Rupert Murdoch laughs at Penguin-Random House merger
Everyone is freaking out about the merger of Penguin and Random House, but the man who tried to “scupper” the deal—News Corporation CEO Rupert Murdoch—doesn’t think the mega-merger means a bigger publisher.
Huh? Apparently ticked that his $1.6 billion pitch to buy Penguin wasn’t taken more seriously, Murdoch took to Twitter to call the deal a “disaster”:
Bertelsmann-Penguin faux merger disaster. Two publishers trying to contract while saying opposite. Let’s hear from authors and agents!
According to a short report in the Telegraph highlighting Murdoch’s post, “Many authors have already voiced their objections to the prospect of a News Corp takeover of Penguin, but they are also concerned that the merger with Random House will reduce competition for their books.”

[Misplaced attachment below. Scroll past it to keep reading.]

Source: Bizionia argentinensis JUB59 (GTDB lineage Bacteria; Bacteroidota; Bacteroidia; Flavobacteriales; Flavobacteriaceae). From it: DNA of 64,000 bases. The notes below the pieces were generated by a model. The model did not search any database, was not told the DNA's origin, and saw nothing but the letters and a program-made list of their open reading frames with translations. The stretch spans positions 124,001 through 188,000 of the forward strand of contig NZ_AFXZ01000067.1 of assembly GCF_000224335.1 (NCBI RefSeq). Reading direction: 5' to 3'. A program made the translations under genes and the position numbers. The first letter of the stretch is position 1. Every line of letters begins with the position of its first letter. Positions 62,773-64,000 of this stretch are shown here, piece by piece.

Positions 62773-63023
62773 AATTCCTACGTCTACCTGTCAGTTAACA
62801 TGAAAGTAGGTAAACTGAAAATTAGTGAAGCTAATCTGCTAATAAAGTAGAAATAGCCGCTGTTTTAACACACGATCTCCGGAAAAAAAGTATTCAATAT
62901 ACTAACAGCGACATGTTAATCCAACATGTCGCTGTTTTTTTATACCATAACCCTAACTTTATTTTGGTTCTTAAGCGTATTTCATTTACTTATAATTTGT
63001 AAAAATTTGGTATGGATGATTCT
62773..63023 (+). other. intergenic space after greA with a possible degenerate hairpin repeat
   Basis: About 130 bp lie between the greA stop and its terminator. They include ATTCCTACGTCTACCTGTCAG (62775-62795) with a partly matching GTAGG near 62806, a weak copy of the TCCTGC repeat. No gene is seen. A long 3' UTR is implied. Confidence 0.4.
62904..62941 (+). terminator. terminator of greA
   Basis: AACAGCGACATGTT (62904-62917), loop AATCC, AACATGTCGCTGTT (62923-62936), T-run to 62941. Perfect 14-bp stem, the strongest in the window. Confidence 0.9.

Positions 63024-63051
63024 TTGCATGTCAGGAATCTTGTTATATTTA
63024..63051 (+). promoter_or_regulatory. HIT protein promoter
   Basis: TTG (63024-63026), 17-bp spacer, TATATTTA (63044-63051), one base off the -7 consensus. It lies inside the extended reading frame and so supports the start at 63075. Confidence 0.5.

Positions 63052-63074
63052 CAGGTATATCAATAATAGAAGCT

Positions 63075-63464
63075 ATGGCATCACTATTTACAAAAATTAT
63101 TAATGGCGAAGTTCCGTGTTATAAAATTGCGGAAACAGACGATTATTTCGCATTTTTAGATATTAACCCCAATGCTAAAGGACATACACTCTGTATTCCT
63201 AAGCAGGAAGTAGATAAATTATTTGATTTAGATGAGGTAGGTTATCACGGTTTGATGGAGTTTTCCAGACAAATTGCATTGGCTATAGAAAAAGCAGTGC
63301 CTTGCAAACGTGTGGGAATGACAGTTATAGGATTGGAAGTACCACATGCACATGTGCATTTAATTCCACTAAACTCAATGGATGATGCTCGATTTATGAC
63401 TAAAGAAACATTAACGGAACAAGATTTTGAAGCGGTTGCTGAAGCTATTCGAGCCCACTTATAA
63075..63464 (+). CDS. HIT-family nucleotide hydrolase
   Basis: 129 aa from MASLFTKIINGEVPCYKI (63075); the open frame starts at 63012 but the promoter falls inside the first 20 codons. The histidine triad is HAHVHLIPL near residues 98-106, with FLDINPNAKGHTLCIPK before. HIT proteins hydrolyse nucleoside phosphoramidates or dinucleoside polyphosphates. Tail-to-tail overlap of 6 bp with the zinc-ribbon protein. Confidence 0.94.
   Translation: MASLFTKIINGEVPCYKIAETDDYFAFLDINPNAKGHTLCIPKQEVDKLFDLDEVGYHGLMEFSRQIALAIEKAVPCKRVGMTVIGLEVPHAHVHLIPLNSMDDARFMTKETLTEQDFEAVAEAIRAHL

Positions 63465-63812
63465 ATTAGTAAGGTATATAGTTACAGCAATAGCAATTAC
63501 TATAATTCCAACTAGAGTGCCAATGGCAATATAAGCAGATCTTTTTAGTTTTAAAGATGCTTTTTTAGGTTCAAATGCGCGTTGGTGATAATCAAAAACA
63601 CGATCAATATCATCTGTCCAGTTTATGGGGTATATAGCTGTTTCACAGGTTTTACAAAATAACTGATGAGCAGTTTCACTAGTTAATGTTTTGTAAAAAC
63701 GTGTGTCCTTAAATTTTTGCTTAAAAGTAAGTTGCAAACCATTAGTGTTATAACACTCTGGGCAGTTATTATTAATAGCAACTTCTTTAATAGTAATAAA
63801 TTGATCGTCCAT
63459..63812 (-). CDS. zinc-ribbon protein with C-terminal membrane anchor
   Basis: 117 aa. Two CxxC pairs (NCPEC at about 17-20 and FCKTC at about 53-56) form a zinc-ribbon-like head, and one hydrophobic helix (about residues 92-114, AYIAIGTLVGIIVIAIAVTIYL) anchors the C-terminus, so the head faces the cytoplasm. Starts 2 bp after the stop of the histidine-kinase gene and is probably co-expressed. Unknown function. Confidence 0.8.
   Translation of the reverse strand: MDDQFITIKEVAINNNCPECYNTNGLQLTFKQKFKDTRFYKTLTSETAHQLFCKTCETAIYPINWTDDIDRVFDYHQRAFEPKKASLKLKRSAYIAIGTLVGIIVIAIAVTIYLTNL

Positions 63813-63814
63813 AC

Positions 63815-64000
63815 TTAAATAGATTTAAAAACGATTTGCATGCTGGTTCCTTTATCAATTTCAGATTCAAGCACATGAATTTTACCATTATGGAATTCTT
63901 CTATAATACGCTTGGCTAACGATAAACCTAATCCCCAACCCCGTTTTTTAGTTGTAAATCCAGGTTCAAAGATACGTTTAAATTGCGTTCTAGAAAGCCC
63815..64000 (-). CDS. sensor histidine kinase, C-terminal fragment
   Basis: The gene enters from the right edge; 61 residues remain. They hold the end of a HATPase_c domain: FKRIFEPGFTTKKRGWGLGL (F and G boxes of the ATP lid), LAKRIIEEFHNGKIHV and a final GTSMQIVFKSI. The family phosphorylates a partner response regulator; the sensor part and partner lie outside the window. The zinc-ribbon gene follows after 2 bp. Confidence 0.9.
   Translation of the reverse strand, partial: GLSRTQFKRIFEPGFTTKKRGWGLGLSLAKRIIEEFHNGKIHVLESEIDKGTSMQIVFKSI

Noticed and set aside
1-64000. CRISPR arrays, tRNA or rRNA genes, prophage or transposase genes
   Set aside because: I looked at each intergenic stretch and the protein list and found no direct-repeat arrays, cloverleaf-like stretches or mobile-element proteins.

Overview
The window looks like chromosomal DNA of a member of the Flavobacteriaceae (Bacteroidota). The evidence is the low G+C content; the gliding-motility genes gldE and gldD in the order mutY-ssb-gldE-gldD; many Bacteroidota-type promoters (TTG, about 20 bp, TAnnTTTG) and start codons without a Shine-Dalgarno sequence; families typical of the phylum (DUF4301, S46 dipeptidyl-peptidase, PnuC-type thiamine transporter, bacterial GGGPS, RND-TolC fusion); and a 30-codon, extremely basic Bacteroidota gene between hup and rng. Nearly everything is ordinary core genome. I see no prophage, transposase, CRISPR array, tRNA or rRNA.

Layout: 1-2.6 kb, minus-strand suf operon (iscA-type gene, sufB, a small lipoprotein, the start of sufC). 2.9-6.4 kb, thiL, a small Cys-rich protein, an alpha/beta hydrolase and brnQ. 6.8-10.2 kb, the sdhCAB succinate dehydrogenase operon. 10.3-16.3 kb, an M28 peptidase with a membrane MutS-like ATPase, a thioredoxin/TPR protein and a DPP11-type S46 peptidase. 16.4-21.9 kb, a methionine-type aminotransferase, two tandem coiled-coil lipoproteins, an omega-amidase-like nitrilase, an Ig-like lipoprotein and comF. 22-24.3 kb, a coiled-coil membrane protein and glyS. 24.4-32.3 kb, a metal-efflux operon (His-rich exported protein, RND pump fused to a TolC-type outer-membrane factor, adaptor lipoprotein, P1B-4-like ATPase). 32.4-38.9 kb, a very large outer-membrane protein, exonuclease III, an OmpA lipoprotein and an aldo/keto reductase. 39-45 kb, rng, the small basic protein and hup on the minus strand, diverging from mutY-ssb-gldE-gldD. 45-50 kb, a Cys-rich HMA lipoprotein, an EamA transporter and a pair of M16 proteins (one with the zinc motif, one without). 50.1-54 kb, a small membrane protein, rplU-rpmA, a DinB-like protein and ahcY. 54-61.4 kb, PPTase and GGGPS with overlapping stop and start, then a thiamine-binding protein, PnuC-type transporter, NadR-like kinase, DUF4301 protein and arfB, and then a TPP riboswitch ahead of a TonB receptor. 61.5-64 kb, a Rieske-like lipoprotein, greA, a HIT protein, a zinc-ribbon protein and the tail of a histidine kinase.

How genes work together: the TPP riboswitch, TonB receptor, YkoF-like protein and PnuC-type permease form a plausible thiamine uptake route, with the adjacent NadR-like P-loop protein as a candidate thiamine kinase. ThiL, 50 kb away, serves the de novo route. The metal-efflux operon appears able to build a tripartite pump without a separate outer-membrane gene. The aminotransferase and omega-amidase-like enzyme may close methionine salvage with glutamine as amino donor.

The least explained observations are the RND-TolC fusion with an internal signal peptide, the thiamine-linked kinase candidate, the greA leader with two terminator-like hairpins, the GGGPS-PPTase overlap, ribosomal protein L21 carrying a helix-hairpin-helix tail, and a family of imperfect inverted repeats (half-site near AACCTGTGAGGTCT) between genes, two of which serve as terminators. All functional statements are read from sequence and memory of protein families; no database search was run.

Is Murdoch echoing the criticisms of Andrew Franklin of the Independent, who pointed out that the Penguin-Random House deal was really about cutting jobs—or “contraction” to use Murdoch’s term? Perhaps, but it’s hard to see how a News Corp takeover of Penguin would have been any different. It wouldn’t have been.
Just recently, Murdoch fired a third of the staff of his tablet-only “newspaper” The Daily. In 2009, he dumped a boat load of people at HarperCollins. And earlier this year, Harper dumped a big part of its sales department.
Contraction, disaster? Say you what you will, but M&A folks in the book business—no matter what huge corporate entity they work for—rarely plan to expand. It’s a cost cutting business. You roll one firm into another and try to grow profits a little in process.
Kelly Burdick is the executive editor of Melville House.